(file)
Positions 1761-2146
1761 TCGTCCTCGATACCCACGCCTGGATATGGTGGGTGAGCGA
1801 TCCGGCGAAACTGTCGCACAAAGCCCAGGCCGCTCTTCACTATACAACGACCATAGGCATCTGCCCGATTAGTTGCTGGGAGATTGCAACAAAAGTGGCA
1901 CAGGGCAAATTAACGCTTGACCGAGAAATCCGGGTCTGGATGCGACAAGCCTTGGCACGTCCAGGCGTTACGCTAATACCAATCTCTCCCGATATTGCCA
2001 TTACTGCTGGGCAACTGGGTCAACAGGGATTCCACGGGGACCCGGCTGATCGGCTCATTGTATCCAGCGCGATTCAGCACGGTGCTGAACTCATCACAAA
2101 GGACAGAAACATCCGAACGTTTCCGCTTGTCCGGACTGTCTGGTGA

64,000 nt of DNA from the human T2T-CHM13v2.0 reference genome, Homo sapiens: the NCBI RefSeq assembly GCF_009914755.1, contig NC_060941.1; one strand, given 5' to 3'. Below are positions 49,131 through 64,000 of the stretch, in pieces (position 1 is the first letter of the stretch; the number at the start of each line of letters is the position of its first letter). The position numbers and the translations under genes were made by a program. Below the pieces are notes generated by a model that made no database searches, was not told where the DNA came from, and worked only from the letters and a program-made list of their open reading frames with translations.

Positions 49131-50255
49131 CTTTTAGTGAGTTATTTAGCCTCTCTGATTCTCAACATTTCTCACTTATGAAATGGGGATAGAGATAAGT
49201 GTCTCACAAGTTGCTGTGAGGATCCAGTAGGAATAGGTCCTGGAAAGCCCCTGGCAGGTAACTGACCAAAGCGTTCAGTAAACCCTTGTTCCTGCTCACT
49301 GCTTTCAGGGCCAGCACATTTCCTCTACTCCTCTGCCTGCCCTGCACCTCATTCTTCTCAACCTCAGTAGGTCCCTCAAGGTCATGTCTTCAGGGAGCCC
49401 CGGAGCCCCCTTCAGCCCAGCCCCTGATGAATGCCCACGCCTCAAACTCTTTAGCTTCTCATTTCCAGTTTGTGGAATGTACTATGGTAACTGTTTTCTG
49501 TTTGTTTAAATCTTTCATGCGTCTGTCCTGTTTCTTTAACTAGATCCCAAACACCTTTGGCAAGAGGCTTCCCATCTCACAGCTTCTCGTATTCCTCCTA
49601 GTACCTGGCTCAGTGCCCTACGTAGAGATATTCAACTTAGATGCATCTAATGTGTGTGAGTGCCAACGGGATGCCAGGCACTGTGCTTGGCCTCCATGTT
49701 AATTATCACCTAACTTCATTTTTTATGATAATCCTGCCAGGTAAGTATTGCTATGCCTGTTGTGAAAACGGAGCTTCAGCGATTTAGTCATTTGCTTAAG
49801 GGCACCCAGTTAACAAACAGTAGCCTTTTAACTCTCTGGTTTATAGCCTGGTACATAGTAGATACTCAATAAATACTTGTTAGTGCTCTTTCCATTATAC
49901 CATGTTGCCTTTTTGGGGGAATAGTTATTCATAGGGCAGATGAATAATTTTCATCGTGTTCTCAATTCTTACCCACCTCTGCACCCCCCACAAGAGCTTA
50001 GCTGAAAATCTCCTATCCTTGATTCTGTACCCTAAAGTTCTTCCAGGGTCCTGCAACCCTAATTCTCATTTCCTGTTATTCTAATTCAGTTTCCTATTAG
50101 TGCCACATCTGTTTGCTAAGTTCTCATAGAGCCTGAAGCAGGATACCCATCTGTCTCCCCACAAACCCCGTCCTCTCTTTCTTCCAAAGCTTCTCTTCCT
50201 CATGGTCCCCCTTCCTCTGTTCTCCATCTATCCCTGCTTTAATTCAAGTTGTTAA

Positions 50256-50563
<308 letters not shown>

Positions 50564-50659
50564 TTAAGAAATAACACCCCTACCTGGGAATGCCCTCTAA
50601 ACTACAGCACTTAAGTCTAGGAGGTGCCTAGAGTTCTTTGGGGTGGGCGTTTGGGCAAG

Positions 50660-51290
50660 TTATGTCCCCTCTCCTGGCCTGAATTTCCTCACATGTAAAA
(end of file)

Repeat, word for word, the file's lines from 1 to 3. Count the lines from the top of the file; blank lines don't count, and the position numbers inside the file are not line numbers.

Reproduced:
Positions 1761-2146
1761 TCGTCCTCGATACCCACGCCTGGATATGGTGGGTGAGCGA
1801 TCCGGCGAAACTGTCGCACAAAGCCCAGGCCGCTCTTCACTATACAACGACCATAGGCATCTGCCCGATTAGTTGCTGGGAGATTGCAACAAAAGTGGCA